After Hale graduated from Yale and became a one-room schoolhouse teacher in East Haddam and New London, Connecticut, he volunteered as an officer of the Continental Army to spy on the British for General George Washington. Disguised as a school teacher, Hale crossed the Long Island Sound to gather information about the British, was captured, and, being out of uniform, was "quickly" declared a spy. Hale was sentenced to hang the next day in New York City. When asked if he had any words to say before his sentence was executed, Hale reportedly replied, "I only regret that I have but one life to lose for my country."
At his death, Hale was twenty-one years of age. While he is remembered as a spy, Hale's legacy is one of courage, self-sacrifice, and character. Each year, the Nathan Hale Memorial Chapter honors Nathan Hale by celebrating his birthday, June 6, with an annual picnic at the Nathan Hale Schoolhouse and Museum in East Haddam, Connecticut.
The National Society Daughters of the American Revolution was founded on October 11, 1890, during a time that was marked by a revival in patriotism and intense interest in the beginnings of the United States of America. The society has admitted over 850,000 members since its inception.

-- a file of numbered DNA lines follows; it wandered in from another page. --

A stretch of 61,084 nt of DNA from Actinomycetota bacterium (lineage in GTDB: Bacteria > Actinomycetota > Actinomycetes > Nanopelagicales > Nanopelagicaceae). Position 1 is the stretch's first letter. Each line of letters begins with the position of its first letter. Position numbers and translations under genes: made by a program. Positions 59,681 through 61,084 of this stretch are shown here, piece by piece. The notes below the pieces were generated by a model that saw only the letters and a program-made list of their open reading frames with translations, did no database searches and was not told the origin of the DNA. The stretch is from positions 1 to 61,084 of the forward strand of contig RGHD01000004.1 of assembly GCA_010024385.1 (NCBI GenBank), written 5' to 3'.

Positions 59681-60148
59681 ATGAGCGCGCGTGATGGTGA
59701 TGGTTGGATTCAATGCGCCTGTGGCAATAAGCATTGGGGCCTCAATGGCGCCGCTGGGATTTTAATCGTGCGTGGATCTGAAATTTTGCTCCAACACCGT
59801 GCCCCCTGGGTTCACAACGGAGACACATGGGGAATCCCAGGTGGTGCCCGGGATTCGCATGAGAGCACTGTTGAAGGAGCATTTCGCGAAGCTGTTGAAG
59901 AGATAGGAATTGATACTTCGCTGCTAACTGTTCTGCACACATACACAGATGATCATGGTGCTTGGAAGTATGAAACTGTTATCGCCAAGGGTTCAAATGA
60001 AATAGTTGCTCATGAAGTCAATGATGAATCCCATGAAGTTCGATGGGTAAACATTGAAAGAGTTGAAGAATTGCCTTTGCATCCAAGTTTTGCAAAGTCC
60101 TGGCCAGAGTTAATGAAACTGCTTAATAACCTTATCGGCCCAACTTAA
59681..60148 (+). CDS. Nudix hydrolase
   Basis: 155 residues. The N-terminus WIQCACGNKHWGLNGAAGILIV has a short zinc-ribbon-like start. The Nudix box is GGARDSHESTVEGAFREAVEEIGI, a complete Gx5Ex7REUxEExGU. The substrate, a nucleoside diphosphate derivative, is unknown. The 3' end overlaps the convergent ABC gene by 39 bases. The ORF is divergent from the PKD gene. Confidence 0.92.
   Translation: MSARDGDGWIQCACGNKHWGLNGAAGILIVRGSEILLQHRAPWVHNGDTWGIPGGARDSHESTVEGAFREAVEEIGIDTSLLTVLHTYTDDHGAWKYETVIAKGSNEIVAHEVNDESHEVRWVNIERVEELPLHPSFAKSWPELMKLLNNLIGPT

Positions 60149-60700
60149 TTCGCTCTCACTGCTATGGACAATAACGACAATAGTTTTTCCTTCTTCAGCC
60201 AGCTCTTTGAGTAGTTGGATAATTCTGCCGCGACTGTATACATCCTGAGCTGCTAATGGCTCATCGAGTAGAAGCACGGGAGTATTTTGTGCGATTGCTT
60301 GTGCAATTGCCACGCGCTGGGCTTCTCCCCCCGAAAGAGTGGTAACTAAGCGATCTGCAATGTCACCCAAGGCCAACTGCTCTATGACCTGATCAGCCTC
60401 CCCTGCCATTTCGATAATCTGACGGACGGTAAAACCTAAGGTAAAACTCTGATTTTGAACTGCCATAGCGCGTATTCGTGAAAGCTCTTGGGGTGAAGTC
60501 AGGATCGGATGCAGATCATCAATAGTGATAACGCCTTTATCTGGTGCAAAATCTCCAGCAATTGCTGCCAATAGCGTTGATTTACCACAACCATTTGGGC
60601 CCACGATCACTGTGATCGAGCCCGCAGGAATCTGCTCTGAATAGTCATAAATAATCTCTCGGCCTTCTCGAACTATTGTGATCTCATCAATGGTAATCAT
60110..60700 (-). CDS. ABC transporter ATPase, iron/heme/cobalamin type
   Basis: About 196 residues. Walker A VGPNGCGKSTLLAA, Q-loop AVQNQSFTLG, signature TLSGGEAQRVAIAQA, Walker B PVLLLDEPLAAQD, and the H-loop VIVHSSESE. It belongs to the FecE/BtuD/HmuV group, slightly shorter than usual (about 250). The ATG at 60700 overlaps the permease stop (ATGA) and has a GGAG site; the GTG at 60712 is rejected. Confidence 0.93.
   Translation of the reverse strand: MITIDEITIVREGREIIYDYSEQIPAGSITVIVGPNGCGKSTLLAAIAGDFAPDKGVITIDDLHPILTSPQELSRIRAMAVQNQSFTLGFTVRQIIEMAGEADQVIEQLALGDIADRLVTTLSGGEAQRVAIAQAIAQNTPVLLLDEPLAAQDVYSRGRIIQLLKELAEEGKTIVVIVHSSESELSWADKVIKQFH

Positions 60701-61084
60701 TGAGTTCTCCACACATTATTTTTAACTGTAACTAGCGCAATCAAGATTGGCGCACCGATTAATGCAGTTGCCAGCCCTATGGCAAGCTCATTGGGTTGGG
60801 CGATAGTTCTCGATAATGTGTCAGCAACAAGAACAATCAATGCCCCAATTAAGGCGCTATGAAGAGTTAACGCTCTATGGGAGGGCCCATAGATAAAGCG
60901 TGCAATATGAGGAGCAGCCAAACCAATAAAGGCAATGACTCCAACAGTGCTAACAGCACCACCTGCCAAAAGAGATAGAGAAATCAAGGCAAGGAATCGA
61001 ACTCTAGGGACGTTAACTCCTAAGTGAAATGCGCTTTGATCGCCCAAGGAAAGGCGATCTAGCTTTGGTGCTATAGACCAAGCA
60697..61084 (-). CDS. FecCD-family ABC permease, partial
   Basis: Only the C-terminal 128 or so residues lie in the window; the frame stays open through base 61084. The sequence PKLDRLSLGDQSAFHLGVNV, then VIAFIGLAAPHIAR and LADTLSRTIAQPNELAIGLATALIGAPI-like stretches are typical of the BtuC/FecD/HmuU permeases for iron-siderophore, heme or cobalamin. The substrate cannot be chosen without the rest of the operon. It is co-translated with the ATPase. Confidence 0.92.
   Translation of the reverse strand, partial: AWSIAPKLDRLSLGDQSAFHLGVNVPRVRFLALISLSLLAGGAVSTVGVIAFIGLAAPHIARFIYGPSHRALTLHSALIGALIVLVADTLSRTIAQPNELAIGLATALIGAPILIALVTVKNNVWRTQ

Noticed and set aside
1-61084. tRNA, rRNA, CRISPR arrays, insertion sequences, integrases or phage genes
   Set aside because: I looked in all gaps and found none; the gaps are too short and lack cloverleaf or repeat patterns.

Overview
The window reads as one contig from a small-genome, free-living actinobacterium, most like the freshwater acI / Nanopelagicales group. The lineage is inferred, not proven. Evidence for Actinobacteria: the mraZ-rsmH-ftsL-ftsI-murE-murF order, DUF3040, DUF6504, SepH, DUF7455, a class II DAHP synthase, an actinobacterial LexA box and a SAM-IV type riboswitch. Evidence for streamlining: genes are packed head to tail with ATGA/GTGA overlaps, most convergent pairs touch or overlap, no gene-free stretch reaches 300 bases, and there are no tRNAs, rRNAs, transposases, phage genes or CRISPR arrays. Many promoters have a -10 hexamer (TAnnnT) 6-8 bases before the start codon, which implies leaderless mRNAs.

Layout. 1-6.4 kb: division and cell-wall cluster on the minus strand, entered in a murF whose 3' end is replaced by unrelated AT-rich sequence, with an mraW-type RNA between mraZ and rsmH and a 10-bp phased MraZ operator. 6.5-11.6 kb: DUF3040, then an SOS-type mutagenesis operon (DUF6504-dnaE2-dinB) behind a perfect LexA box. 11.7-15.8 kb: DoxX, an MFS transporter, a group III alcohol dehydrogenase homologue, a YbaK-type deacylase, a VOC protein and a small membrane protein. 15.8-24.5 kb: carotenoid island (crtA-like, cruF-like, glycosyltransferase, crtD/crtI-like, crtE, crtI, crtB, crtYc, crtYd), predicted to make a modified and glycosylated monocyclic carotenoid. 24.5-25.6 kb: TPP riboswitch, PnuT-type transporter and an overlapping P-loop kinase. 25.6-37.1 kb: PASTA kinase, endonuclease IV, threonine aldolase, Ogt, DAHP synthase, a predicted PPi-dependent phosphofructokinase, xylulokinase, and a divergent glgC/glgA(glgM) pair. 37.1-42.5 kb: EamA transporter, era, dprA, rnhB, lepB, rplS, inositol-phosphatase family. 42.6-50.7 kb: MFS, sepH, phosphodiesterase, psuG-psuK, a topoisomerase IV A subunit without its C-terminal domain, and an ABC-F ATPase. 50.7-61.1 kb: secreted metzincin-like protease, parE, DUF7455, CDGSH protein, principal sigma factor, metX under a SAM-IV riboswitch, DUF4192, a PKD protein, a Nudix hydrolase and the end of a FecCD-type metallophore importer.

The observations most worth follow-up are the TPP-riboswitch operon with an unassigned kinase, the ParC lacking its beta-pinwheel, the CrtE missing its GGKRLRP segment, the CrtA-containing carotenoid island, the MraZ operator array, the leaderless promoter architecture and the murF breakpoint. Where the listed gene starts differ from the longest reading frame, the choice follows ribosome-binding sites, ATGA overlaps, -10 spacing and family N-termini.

Women felt the desire to express their patriotic feelings and were frustrated by their exclusion from men's organizations formed to perpetuate the memory of ancestors who fought to make this county free and independent.
As a result, a group of pioneering women in the nation's capital formed their own organization and the Daughters of the American Revolution has carried the torch of patriotism ever since.